Yukon River Trip – Part 1

Well hello everyone. Yet again, I’ve left it far too long to update the blog. Life just seems to get in the way of me being able to sit down and write. So much has happened since I last put pen to paper, that I almost don’t know where to begin. We now have chickens. Can you believe it? After several discussions with Kaitlyn over the pros and cons of having chickens, I decided that getting them would be worth the argument that would follow my decision. Having brought them home Kaitlyn decided that having a few chickens around the place couldn’t be anymore crazy than not having them. So, having heard her say this, I also got another puppy! Well, why not hey! It’s a mad house here anyway. We named the puppy Winnie after Winnie the Pooh. So, we have a Pig and Pooh now, as well as old faithful Shylo. We didn’t name the chickens, but we did name the rooster “Joe,” after our first WorkAway we had here, as he was the first one to start work on the chicken house. Joe has 13 hens under him, and they all do a fantastic job of providing us with fresh eggs. Now anyone reading this will know that looking after puppies and chickens is almost a fulltime job, so as soon as we got them, I did what any loving husband would do and left to go canoeing in the Yukon for 3 weeks. Leaving Kaitlyn to take care of that job. So, that’s what I’m going to write about today. Canoeing the Yukon River. So, grab a chair, stick your best paddling trousers on and prepare to be whisked down the river with me.

Our chicken coop

The plan for the trip was put in motion two years ago when I approached my friend Dale to see if he wanted to give it a go. He had been struggling in his personal life after losing his father and then, a short time later, his mother-in-law. I was concerned for him and hoped the trip would give him something positive to concentrate on and redirect his mind towards. For me, having cracked my sternum and having put on a few extra pounds, I hoped it would help me kick start a slightly healthier lifestyle. (I’m still waiting to see if that happens.)

Two years seems like a long time, but it very quickly came around, and we had also added an old friend Annie to our team. So, on the 15th June I drove to Prince George airport and picked up Annie who had decided to fly into there to join me for a road trip to the Yukon. As I pulled into the airport, I heard a metal on metal scrape coming from my wheels. Great, I’m about to drive over 2000km and my brakes are on the way out. There wasn’t much I could do about it so off we went, leaving around 16:00. We drove pretty much continuously until 0300 where I had to pull over for a nap. 3 hours later I woke up and we carried on to Whitehorse arriving at midday. By this point my car sounded like I was dragging a bunch of tin cans behind it, due to the brakes being so bad and we still had to drive over 500km to Dawson City where I was planning on leaving my car, ready for when we got off the river. We spent the night in Whitehorse and in the morning drove the rest of the way trying very hard not to use the brakes. We rolled into Dawson at 11:00am with my car making plenty of noise to let everyone know we had arrived. I left the keys with an employee of the hotel we would be staying at, then phoned a garage to arrange to have the brakes repaired while I was away. I can’t explain to you how amazing everyone was who was involved with getting my car back to a road worthy state in my absence. It really shows what a great community Dawson is and how willing they were to help out a stranger.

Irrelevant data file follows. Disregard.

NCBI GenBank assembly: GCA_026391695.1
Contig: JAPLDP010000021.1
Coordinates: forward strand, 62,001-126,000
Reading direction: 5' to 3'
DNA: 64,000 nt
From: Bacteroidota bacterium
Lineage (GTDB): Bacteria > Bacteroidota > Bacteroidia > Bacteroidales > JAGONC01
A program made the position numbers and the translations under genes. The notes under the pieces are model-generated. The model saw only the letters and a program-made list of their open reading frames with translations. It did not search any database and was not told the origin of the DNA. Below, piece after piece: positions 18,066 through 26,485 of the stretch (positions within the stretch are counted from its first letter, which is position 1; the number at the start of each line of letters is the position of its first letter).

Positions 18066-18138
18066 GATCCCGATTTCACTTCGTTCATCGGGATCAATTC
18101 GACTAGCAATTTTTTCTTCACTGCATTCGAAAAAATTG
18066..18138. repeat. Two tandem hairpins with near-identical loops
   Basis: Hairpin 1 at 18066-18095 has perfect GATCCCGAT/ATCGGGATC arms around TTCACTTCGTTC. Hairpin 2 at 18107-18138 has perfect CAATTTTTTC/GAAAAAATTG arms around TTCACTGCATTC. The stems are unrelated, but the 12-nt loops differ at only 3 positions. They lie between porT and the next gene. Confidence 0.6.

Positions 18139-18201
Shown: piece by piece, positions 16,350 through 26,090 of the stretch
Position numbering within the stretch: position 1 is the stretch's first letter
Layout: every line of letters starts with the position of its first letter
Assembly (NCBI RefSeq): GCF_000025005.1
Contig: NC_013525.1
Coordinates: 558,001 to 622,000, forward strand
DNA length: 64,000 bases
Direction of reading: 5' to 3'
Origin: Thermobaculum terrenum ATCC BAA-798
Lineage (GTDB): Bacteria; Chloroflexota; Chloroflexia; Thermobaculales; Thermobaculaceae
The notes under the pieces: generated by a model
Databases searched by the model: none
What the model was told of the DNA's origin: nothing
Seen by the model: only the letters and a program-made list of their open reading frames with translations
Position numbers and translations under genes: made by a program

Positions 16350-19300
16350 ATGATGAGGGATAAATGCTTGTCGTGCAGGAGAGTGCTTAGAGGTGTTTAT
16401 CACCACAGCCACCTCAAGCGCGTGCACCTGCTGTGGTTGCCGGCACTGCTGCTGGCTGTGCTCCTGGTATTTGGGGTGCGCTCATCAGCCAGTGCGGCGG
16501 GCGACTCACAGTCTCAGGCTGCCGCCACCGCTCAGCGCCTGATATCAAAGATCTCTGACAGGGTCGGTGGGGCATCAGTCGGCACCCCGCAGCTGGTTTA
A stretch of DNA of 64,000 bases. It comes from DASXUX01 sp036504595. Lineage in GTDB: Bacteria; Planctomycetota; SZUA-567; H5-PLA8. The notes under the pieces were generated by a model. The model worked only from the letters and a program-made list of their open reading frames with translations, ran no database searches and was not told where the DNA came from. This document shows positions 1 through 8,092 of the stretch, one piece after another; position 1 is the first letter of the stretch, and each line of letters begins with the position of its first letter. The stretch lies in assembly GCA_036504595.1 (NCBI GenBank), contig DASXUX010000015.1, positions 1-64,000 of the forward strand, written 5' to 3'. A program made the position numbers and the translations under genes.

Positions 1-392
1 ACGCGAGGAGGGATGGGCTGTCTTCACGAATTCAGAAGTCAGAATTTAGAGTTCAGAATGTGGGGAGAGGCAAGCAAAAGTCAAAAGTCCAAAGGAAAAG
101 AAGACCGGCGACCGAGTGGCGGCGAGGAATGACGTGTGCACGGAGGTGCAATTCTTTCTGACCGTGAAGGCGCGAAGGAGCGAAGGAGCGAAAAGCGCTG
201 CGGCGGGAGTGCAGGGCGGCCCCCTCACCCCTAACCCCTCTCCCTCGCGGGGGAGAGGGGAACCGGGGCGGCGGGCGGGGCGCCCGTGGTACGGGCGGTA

Anyway, at midday we got onboard the local bus for our ride back to Whitehorse. The starting point for our canoe trip. The journey was a 6-hour bone shaking ride and by the time we arrived back at the hotel I was convinced I had damaged my nervous system which actually wasn’t so bad, as Anna thought she had permanently damaged her lady bits. Sore parts to one side, it was an excellent service with a great driver.